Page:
By Jeff Lemire and Steve Wands

A good comic will continue to roll around in your head long after you finished reading it and put it in your long box, complete with a protective plastic sleeve and board. That is exactly what Royal City is: a great book that reads easy, but stasy with you long after. Lemire has a true creative passion for making comics, and never has it been more apparent than with Royal City #1.

Lemire does double duty in this issue as both writer and artist in this new monthly comic from Image. His irreverent approach to comic writing comes across the entire issue with his distorted art style and complex story. This tale, about a family within a rural city out of its prime, should not be mistaken as a simple ‘slice of life’ depiction of a city and family struggling to change with the times. This book takes you places you never saw coming, and in the best way possible. Lemire has a way to lead the readers down a seemingly predictable path, with obvious tropes and familiar characters that give the readers a sense of comfort and ease while reading. Maybe that’s the key to Lemire’s approach; he knows how to set the tone and then switch it when the reader least expects it.

This seemingly normal family, the Pikes, features two aging parents and a few adult children. They are going through the pains that comes with having adult children and parents that are facing their own mortality. This family is made even more vivid from Lemire’s art style. The character’s facial expressions are more comical than literal, highly expressive with rosy hews and wrinkles that seem to exaggerate normal expressions. This gives almost non-human expressions to these people in the most relatable of scenarios, a clever ruse Mr. Lemire.

There is a dream like quality to the pages of Royal City, with intentionally sloppy lines and colors the book seems out of place while also looking completely purposeful. There is a tenderness to this comic that comes through with the soft colors and irreverent art style on top of the deep themes. Lemire as both artist and writer is a delicate balance of these two oppositional forces, purposefulness and foreignness. The pages seem innocent and honest like a child’s drawing at times, with no disrespect intended. It is like asking a child to draw how they see their parents look, or how they see the city look. It is stripped of all the polish and refinement people put on, just the bare essence of the person and city come across in this issue. The pages are filled with watercolors that add to the dream like quality of the book.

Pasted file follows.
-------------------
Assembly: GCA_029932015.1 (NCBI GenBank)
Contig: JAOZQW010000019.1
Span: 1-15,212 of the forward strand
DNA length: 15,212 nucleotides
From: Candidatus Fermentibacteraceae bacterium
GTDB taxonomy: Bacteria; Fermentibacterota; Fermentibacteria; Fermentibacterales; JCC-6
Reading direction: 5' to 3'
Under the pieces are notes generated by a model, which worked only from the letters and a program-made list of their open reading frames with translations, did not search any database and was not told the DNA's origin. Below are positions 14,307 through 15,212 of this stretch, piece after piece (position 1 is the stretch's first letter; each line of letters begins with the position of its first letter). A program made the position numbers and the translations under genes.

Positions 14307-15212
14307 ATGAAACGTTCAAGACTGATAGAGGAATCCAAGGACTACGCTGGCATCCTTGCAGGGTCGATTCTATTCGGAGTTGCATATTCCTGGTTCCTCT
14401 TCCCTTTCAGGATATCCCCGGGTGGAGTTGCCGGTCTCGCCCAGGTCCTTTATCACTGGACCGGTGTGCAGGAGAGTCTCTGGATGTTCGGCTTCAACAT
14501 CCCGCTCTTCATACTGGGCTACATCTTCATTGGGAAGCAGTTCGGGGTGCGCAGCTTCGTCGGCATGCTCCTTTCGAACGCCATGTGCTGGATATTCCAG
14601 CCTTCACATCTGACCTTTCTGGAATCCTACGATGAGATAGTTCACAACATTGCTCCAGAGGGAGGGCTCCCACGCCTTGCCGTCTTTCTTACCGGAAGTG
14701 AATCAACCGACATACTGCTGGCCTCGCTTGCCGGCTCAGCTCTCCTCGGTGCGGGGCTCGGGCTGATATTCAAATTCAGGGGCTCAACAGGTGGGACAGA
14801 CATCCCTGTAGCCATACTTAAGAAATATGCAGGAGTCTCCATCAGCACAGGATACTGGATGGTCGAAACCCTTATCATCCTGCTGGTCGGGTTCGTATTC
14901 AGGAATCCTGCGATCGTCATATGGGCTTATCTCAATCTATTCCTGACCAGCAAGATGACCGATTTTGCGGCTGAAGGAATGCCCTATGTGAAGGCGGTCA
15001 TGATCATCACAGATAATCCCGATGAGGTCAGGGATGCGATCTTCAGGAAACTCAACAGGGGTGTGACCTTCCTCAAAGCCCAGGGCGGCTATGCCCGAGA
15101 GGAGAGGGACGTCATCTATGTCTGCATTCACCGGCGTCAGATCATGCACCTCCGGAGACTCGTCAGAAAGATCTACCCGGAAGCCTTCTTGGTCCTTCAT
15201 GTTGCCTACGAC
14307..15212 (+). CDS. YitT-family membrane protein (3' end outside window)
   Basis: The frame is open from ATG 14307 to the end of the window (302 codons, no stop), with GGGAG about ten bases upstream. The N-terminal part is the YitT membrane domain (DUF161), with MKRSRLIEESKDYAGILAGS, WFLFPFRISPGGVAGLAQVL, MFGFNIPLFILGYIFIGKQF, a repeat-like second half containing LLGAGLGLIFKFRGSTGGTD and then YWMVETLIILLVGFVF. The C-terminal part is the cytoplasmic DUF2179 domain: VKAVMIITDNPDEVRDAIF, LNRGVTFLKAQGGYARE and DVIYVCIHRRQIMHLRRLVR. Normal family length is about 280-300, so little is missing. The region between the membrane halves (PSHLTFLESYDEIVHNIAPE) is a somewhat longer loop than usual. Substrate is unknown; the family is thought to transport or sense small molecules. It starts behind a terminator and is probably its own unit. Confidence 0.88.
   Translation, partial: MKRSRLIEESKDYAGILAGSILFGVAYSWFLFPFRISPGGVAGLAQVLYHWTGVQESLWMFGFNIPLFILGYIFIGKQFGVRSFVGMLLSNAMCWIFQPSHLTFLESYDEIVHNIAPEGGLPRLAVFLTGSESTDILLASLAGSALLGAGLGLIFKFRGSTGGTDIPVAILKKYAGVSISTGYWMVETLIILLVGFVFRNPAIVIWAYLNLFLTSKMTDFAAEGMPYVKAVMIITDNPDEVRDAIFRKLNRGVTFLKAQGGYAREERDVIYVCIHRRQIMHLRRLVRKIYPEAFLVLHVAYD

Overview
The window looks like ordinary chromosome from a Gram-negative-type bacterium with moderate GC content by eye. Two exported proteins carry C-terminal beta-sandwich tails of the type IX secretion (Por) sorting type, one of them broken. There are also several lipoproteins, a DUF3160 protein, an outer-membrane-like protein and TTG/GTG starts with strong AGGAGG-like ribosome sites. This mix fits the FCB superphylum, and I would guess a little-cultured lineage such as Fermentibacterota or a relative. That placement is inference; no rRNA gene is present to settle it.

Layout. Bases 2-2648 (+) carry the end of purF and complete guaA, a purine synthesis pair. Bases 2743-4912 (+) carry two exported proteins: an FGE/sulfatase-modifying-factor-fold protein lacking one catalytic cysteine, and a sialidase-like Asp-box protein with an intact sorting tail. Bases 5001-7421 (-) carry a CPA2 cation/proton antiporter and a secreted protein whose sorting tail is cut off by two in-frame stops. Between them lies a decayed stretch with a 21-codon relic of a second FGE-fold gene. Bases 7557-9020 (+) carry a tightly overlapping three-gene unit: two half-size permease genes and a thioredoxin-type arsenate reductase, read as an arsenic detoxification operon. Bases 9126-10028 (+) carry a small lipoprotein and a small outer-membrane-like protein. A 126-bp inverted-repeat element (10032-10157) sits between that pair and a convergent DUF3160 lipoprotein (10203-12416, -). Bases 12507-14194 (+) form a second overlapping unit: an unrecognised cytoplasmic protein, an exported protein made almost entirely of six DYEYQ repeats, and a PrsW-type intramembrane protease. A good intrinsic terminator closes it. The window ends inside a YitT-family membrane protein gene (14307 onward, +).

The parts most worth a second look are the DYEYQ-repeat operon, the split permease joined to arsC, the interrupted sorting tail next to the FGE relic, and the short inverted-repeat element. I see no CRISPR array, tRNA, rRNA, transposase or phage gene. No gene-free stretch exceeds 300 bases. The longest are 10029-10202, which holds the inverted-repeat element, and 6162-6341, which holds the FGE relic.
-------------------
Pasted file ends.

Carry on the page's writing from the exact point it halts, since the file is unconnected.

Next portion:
This is a ballsy book from Lemire. It is a sleeper hit that many could overlook on the comic shelves. There are no iconic super heroes or crazy sci-fi premises to draw in readers, just the name. Please, let that be enough. Trust Lemire enough to know that he can produce a story that will surprise and delight you. You have to give it to Jeff Lemire, the man never stops. This creator has had success with comics like Essex County, Black Hammer, Descender, and even does big superhero titles for DC and Marvel like Moon Knight and Green Arrow. This is a passion project, which is saying something because of all his time in this business he still has passion for what he does and can step out of his comfort zone is refreshing. Read this book, and do yourself a favor and read until the very last page. Lemire includes a few extras in the last few pages which includes a personal essay that really is a cherry on top of this sundae of a comic.

About The Author Former Contributor

Former Contributor

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